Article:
Does racism contribute to malpractice in childbirth?

In the last few years, there have been some disturbing revelations about the American medical system — particularly where childbirth and maternal care are concerned. American women are dying at shocking rates in childbirth. While other developed nations have seen a sharp drop in maternal mortality, it’s no longer uncommon for American mothers to die in childbirth or shortly after.

And, if you happen to be a black woman, your odds of dying during childbirth in an American hospital are about the same as if you were giving birth in Uzbekistan. The difference between the mortality rates for black women and women of other races — not just whites — is shocking. Around 12 white women out of 100,000 will die in childbirth. For women of other races (except black women), the figure is closer to 18 out of 100,000. However, 40 out of every 100,000 black mothers will die as a result of childbirth complications.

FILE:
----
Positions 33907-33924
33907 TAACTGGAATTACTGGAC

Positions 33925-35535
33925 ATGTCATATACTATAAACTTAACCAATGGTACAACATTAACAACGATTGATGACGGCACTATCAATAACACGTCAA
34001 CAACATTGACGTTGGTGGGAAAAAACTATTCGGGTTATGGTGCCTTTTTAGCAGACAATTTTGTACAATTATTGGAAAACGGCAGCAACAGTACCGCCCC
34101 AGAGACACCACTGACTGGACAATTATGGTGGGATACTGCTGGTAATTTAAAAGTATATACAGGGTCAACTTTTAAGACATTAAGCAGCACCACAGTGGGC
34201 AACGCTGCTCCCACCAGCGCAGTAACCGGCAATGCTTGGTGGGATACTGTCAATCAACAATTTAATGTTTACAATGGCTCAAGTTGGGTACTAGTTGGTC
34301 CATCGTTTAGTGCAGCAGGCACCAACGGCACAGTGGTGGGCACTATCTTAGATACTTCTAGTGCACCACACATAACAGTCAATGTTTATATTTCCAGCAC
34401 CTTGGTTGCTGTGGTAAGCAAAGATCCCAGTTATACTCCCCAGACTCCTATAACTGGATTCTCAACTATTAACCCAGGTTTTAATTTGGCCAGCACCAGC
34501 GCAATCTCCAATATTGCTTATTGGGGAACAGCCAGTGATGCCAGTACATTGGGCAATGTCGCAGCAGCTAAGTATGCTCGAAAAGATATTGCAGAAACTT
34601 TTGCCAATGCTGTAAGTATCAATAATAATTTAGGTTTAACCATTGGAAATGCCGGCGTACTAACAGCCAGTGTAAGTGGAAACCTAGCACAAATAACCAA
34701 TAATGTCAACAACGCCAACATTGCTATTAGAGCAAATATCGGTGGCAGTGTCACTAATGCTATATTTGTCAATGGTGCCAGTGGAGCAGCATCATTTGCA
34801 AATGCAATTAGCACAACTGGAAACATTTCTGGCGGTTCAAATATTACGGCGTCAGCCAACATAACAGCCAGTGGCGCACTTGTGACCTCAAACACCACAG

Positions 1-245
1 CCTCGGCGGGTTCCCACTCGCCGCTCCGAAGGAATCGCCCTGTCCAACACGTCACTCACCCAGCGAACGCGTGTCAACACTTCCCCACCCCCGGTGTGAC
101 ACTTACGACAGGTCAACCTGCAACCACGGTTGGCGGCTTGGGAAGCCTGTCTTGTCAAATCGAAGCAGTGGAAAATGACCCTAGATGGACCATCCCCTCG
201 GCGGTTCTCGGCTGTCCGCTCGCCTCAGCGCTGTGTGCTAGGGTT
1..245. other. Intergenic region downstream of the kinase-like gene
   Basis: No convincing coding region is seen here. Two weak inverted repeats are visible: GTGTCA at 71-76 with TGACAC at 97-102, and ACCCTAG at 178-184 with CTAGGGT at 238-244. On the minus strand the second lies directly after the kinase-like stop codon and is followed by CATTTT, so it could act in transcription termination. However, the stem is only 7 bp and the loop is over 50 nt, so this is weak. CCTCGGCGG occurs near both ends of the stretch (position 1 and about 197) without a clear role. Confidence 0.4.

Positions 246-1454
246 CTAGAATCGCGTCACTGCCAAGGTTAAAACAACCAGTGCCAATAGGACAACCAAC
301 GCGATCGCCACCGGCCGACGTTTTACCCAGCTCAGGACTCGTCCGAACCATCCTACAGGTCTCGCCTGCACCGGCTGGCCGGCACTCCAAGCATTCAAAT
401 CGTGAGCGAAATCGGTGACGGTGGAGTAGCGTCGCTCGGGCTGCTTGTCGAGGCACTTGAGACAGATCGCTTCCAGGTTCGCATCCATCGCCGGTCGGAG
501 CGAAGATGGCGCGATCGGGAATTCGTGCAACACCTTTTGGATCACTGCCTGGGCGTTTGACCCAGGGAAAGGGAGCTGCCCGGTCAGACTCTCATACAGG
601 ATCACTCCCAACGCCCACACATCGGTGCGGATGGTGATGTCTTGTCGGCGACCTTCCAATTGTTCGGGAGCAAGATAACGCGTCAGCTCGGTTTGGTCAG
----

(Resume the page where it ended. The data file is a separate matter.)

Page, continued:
What accounts for the disparity? There may not be one easy answer, but some people believe that racism is definitely a factor. A study that examined the five major health factors that often lead to maternal death during childbirth or in the following year found that black women don’t suffer from those conditions at a significantly higher rate than white women — but they do die from them more often.

Several potential factors have been suggested to explain the epidemic of maternal deaths in America for all races. However, it’s hard to deny that something seems tragically amiss — specifically in the way that black mothers are treated for their medical problems when compared to mothers of other races.

If your loved one died during childbirth or from post-birth complications, you need all the support you can get for the child she left behind. Talk to a attorney about whether a medical malpractice suit might be an option.

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